A Man You Can Bank On is quintessentially Australian, and it reminded me of the classic Aussie The Castle, Muriel’s Wedding style humour. Do you think there’s a mainstay of the Australian experience that is crucial when you have to tell an Australian story?

It’s kind of like when someone is flattering you, they’re rude. Or they understate. You write a book and they say, ‘that’s not as bad as I thought it would be’. There’s also a large element of self-deprecating humour. Irony is used a lot- the tall guy is called short, the fat guy, slim. But what I’ve tried to avoid are those Aussie expressions like, ‘he went through her faster than lightening through a wet dog’. Aussie humour is quite deadpan, in a sense we’re a bit like Belgians, the pathway to somewhere else. It’s also the culture in which I live so I absorb it every day.

Coming from an advertising background, how did you de-condition from the mindset of selling people pitches in 100 words to selling readers stories?

It took three books. I’ll tell you what happened. When wrote Lunch With The Generals, my first book, it ran to 128 pages handwritten, and I realised I wasn’t capable of sitting down and writing 400 pages. I couldn’t expand scenes properly. In advertising you tend to be very succinct, but in novels you’ve got to flesh things out, approach them so that people will understand the story. So I went to have lunch with my old mate Bryce Courtenay and he said, “it doesn’t matter, if we both fail as novelists we’ll still meet for lunch. It might just be a sandwich in the park but it’s still lunch with friends, and in that moment it resonated- lunch with friends. I went away and wrote Lunch With The Generals. Years of advertising had made me an expert on lunches and you should always write about the things you know. If I had four guys meeting over seven lunches, I could then spread it out over several novels. I could handle writing a story in bite size pieces but I couldn’t write a whole meal. By Lunch With Mussolini, I had confidence that I could actually sit down and write a book from beginning to end, and that culminated with Sole Survivor which is still my best-selling book.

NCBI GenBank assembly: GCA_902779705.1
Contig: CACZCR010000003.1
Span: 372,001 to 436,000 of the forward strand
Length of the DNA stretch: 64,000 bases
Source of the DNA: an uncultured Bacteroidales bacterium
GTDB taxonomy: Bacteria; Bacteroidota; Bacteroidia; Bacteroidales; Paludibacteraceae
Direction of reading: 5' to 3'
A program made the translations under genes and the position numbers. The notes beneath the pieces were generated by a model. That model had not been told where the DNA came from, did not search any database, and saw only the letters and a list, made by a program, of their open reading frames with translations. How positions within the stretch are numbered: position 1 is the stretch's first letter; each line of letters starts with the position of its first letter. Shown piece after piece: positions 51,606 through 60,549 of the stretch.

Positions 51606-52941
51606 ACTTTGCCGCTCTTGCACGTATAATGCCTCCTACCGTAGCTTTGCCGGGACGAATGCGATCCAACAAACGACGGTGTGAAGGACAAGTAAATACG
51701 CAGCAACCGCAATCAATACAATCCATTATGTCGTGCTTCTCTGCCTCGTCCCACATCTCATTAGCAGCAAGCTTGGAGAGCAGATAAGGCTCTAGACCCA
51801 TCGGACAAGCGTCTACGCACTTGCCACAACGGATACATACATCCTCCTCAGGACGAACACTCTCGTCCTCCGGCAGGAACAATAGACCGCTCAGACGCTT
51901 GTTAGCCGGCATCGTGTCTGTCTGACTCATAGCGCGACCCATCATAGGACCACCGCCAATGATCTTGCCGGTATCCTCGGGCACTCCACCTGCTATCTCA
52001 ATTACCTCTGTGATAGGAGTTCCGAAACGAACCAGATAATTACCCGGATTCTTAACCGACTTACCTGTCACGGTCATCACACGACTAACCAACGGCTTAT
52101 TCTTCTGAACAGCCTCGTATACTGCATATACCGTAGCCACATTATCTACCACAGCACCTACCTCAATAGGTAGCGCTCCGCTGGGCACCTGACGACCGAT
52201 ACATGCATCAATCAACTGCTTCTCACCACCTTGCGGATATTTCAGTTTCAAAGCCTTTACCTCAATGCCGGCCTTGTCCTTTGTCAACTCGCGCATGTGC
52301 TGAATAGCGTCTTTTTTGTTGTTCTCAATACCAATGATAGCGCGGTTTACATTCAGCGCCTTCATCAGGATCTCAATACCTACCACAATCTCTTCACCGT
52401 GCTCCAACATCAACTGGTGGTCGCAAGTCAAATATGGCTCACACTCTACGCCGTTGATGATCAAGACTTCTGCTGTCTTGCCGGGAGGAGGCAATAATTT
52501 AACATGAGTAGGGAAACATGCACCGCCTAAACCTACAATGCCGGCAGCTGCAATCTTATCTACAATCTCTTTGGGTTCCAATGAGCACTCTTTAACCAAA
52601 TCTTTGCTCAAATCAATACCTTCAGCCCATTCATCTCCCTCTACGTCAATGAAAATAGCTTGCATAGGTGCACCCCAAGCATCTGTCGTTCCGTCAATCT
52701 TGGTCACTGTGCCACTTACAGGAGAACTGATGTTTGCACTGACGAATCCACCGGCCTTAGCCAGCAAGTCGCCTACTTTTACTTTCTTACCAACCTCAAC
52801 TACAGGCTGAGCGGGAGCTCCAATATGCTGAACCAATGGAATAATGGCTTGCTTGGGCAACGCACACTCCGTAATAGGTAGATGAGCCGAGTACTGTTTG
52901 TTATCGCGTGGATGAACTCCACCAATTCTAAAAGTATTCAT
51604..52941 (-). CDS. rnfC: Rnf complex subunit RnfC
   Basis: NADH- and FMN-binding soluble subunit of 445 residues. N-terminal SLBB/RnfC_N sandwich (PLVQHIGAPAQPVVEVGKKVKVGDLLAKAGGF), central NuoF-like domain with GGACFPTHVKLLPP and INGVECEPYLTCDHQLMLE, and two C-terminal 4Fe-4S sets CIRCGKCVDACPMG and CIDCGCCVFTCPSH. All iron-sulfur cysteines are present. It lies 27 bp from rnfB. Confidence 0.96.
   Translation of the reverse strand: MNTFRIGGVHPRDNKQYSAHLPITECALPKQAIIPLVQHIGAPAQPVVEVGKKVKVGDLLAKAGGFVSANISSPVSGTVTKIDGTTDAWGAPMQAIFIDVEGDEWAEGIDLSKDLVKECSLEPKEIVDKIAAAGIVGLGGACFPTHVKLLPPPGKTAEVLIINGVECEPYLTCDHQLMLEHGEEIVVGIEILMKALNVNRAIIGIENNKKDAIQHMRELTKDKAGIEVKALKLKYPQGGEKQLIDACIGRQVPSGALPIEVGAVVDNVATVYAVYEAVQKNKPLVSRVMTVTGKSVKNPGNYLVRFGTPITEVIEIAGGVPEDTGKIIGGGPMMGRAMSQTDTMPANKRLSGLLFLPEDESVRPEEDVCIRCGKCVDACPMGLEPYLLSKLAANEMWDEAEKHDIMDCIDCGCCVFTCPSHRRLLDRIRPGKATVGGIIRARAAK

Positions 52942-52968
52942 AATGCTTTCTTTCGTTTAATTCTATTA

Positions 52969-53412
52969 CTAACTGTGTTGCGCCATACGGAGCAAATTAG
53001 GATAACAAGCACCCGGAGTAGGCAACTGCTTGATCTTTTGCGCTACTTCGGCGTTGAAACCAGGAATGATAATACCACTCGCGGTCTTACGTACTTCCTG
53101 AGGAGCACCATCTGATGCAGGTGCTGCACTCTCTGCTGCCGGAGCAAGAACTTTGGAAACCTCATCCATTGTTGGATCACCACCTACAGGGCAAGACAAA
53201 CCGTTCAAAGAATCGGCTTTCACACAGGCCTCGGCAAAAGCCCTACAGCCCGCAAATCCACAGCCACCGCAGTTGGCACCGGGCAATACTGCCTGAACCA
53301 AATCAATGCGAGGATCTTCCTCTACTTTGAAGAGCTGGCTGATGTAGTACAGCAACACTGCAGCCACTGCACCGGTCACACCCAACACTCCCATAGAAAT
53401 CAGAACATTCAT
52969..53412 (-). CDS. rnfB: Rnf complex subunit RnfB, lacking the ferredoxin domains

You have a wonderful sense of humour that you translate well through fiction. Do you think you’ll continue with the comedy genre?

I don’t know. The book started out as a crime novel but I wanted it to be different because there are so many crime novels and other crime writers there that better than I am, but in writing the characters I discovered that they had a sense humour and that really found a voice. Whether or not the next book will fall in to the same category is unknown. The Lunch series I did was historical and dealt with a lot of serious issues. This book took the seriousness of a crime novel and blended it with a quirky kind of humour. But whether again I’ll go there or not, I don’t know. If the book sells really well, I’ll be crazy if I don’t.